H.R.1790 - Child Medication Safety Act of 2005

To protect children and their parents from being coerced into administering a controlled substance or a psychotropic drug in order to attend school, and for other purposes. view all titles (4)

All Bill Titles

  • Short: Child Medication Safety Act of 2005 as introduced.
  • Short: Child Medication Safety Act of 2005 as passed house.
  • Official: To protect children and their parents from being coerced into administering a controlled substance or a psychotropic drug in order to attend school, and for other purposes. as introduced.
  • Official: To protect children and their parents from being coerced into administering a controlled substance in order to attend school, and for other purposes. as amended by house.

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Introduced
 
House
Passed
 
Senate
Passes
 
President
Signs
 

 
04/21/05
 
11/16/05
 
 
 
 
 

 

Latest Vote

Result: Passed - November 16, 2005

Roll call number 590 in the House

Question: On Motion to Suspend the Rules and Pass, as Amended: H R 1790 Child Medication Safety Act

 

Official Summary

Child Medication Safety Act of 2005 - Requires states, as a condition of receiving funds under any program or activity administered by the Secretary of Education, to develop and implement policies and procedures prohibiting school personnel from requiring a child, as a condition of attendin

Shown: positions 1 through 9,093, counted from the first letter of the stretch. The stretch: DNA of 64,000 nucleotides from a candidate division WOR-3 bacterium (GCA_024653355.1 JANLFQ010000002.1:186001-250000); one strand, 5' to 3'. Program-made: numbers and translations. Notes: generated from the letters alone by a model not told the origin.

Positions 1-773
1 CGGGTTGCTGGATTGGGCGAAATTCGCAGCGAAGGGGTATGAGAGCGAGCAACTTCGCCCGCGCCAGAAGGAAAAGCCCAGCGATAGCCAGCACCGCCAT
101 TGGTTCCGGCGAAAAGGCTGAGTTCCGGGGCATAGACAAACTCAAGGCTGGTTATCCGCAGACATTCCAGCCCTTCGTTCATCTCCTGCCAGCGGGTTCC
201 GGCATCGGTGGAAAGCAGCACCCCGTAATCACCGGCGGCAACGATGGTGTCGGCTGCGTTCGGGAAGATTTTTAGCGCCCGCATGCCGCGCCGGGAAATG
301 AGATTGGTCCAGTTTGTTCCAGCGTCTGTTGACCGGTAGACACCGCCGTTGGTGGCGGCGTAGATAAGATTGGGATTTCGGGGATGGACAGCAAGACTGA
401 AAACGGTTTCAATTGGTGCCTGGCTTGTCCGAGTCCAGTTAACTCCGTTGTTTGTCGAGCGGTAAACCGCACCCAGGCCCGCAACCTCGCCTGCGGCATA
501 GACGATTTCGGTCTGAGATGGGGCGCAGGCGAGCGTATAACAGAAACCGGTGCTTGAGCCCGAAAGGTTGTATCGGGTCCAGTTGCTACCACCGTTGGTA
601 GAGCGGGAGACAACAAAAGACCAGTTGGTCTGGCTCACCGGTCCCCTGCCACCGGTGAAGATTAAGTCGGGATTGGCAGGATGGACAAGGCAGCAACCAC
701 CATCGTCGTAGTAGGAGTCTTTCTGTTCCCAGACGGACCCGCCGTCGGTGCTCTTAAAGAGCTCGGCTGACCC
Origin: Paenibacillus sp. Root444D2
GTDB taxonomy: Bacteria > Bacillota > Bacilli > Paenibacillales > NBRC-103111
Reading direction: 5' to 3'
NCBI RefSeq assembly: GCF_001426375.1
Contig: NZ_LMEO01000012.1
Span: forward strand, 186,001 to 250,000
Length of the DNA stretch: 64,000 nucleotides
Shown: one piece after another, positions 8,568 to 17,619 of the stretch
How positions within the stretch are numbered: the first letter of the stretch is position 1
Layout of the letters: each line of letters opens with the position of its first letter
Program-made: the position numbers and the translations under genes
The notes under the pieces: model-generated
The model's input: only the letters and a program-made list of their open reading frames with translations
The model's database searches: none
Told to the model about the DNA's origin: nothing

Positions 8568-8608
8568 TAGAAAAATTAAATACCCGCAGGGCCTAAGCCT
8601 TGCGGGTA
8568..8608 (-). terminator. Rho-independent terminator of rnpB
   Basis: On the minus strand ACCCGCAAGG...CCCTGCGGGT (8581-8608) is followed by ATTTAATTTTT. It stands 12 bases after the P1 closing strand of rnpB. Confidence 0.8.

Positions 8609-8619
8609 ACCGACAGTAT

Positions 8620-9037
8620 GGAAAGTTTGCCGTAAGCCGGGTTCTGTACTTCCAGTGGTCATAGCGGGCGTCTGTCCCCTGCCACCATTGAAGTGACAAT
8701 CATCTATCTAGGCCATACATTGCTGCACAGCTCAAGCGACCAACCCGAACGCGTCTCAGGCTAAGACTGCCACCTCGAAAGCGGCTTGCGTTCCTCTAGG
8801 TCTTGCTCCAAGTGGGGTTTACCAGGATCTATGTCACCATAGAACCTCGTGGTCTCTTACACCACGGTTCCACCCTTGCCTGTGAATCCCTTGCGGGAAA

Official Summary

Child Medication Safety Act of 2005 - Requires states, as a condition of receiving funds under any program or activity administered by the Secretary of Education, to develop and implement policies and procedures prohibiting school personnel from requiring a child, as a condition of attending school or receiving services, to obtain a prescription for any specified controlled substances listed under the Controlled Substances Act (CSA). Provides that nothing in such requirement shall be construed to create a federal prohibition against teachers and other school personnel consulting or sharing classroom-based observations with parents or guardians regarding a student's academic performance or behavior in the classroom or school, or regarding the need for evaluation for special education or related services under the Individuals with Disabilities Education Act (IDEA). Directs the Comptroller General to review and report on:
(1) variation among state definitions of psychotropic medication in state jurisdiction over public education;
(2) prescription rates of medications used in public schools to treat children diagnosed with attention deficit disorder, attention deficit hyperactivity disorder, and other disorders or illnesses; and
(3) which of such medications are CSA-listed and which are not, including properties and effects of the latter and whether they have been considered for CSA-listing.

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